The big concern -- especially among those fighting for a prevailing wage bill already on the table -- is that all this newfound attention may kill workers with kindness. There's also concern that it will put some politicians -- Bill Peduto chief among them -- in a tough spot.
We'll get to the reason for those concerns in a minute. But first, a bit of history.
The living-wage bill was passed in 2001, but put on indefinite hiatus the following year -- more about that in a second. Burgess' new legislation would take the measure out of limbo.
You might think such a move would be embraced by advocates of the prevailing wage measure currently before the city. Both bills impose wage standards on employers who get taxpayer dollars. But the prevailing wage bill applies only to workers in a handful of industries -- food-service, hotel workers, grocery-store-employees, and building maintenance. The living wage, meanwhile, applies to employers in any line of work. It's broader in another sense as well: It applies not just to recipients of tax subsidies, but to contractors and subcontractors working directly for the city.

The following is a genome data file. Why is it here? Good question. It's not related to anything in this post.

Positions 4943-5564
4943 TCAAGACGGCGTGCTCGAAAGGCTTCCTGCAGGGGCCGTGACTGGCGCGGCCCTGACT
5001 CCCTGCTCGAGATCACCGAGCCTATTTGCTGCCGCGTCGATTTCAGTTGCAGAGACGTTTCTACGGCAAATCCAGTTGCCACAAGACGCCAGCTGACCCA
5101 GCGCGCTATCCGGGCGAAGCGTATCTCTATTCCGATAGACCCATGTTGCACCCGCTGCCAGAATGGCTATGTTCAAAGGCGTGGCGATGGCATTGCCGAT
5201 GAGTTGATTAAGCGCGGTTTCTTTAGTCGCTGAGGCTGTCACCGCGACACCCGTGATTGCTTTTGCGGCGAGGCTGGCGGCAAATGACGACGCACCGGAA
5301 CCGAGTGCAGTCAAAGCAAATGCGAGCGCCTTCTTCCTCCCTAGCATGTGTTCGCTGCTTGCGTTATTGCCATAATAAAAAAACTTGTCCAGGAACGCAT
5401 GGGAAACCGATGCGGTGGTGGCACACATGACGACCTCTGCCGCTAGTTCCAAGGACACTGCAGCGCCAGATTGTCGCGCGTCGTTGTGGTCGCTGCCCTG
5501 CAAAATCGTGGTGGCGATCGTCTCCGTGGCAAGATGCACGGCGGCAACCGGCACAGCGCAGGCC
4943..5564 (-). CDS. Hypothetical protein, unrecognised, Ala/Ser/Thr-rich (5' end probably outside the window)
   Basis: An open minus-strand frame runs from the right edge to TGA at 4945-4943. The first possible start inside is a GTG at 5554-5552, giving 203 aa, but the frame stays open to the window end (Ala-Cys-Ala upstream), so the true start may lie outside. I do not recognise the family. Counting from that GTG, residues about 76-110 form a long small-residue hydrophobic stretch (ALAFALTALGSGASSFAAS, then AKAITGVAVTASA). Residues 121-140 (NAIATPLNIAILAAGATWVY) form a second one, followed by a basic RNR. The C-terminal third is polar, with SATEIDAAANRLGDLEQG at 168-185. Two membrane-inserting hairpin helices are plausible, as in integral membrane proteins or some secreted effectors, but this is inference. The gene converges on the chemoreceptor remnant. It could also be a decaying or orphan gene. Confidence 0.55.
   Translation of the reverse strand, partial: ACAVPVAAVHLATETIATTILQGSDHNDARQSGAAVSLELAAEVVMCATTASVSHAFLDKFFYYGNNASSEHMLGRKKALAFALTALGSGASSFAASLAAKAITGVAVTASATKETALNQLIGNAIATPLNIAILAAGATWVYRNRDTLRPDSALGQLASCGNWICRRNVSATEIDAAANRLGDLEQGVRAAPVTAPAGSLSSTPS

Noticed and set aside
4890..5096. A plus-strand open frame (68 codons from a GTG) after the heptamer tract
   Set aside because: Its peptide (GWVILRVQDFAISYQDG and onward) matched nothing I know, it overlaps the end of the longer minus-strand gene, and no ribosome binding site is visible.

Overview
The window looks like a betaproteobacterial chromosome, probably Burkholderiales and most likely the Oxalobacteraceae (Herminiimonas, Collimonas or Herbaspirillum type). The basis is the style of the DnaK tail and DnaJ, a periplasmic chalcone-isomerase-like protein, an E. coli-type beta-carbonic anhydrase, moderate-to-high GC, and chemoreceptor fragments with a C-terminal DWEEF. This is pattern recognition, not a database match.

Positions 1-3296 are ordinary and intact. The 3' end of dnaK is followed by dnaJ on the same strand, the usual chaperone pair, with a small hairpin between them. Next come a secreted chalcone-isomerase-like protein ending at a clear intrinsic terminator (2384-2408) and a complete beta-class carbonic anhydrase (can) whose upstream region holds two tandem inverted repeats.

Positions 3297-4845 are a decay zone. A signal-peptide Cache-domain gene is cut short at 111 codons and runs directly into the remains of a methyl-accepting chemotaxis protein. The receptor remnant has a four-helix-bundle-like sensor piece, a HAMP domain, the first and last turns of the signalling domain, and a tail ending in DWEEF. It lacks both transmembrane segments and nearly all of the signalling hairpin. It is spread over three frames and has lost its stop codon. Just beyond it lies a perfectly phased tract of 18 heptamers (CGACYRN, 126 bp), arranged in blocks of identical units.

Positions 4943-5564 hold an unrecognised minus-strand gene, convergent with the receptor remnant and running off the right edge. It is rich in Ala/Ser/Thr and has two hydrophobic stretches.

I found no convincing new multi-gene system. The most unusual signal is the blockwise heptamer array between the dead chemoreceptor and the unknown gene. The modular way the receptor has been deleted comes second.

Then too, the living wage establishes a pay scale considerably higher than the prevailing wage does. In 2001, the living wage would have set a wage floor of $10.62 an hour, $9.12 an hour with benefits. Actually, workers would be making much more than that today: The living-wage bill included a provision to adjust the wage for inflation every year. By my calculations, today's living wage would be about $12.66 an hour, $10.88 with benefits.
Earnings under the current prevailing wage legislation, by contrast, would be much less impressive. A check of the U.S. government's wage database suggests that in this part of the country, a typical custodial/food service job pays in the neighborhood of $8-9 an hour, with benefits. So even for those employees lucky enough to benefit from the prevailing wage bill, the living wage would be a better deal.